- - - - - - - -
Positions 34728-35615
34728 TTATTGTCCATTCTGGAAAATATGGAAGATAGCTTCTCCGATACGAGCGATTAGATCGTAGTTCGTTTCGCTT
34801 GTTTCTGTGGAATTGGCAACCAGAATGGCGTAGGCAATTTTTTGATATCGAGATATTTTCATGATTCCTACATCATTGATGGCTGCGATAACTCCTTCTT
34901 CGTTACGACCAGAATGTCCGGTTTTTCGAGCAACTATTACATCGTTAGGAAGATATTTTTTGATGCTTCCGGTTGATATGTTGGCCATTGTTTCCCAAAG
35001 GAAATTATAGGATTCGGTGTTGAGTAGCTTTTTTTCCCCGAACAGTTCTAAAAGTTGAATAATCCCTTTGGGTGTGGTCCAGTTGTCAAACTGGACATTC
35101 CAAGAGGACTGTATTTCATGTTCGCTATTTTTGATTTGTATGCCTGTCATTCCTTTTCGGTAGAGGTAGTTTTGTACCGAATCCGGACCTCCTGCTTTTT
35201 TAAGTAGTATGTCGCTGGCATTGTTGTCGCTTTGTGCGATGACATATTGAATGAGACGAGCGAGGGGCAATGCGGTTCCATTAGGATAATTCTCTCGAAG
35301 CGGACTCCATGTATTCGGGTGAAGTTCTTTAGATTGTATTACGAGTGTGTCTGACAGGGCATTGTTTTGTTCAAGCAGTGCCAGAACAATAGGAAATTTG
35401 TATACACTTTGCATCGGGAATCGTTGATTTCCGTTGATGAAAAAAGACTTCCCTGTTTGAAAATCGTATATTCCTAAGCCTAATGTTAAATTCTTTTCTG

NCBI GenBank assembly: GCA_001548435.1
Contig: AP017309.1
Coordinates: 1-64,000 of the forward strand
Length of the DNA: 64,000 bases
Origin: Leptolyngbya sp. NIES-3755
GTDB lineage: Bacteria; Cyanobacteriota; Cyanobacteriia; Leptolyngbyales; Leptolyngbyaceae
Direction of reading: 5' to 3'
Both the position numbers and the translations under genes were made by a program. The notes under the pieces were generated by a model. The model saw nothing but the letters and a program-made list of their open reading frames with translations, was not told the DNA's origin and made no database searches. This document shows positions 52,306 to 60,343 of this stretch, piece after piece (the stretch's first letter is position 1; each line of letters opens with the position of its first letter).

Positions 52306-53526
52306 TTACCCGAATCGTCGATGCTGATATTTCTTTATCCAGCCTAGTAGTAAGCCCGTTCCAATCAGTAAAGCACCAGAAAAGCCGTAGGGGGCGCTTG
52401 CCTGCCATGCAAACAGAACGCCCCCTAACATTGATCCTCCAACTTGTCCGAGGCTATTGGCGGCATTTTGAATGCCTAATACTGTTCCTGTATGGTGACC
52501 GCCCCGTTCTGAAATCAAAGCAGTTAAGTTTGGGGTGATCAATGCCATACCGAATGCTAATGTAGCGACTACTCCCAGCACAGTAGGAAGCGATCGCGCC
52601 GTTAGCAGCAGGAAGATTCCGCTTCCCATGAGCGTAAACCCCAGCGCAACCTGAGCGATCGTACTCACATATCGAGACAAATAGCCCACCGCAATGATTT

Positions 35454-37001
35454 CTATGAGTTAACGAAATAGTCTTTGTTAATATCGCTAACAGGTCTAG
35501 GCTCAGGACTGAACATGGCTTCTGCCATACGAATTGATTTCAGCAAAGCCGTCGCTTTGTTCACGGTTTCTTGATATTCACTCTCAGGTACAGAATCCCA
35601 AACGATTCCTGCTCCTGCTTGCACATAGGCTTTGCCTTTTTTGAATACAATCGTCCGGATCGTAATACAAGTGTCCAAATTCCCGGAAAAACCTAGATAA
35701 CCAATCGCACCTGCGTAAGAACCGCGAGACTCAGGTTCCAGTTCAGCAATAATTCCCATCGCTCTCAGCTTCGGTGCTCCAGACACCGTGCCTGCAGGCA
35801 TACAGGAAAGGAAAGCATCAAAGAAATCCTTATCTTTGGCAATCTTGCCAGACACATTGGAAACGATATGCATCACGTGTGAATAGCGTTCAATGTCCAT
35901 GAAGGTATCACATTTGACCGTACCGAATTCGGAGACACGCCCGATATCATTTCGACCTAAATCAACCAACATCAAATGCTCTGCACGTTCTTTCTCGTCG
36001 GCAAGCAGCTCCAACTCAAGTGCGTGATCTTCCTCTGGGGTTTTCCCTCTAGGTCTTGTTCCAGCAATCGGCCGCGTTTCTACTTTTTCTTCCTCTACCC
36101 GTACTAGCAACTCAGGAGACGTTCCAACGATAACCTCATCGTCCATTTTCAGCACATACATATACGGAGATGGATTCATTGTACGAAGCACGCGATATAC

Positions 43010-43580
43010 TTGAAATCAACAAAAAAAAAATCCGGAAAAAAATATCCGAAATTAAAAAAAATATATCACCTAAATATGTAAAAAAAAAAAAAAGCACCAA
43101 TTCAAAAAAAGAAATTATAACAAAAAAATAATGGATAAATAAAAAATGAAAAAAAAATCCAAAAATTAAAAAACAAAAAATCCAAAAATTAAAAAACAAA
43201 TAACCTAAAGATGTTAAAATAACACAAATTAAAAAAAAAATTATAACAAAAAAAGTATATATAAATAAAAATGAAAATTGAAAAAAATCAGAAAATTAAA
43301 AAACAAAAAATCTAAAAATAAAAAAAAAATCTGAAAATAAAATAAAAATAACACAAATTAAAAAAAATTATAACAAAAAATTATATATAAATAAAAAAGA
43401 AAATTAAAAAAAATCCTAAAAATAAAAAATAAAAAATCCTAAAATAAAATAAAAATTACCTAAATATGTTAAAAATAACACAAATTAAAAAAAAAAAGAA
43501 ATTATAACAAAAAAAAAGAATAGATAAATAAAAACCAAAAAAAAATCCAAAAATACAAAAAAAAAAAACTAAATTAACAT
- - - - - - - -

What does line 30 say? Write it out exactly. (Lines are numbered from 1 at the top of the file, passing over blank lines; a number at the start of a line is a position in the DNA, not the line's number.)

36001 GCAAGCAGCTCCAACTCAAGTGCGTGATCTTCCTCTGGGGTTTTCCCTCTAGGTCTTGTTCCAGCAATCGGCCGCGTTTCTACTTTTTCTTCCTCTACCC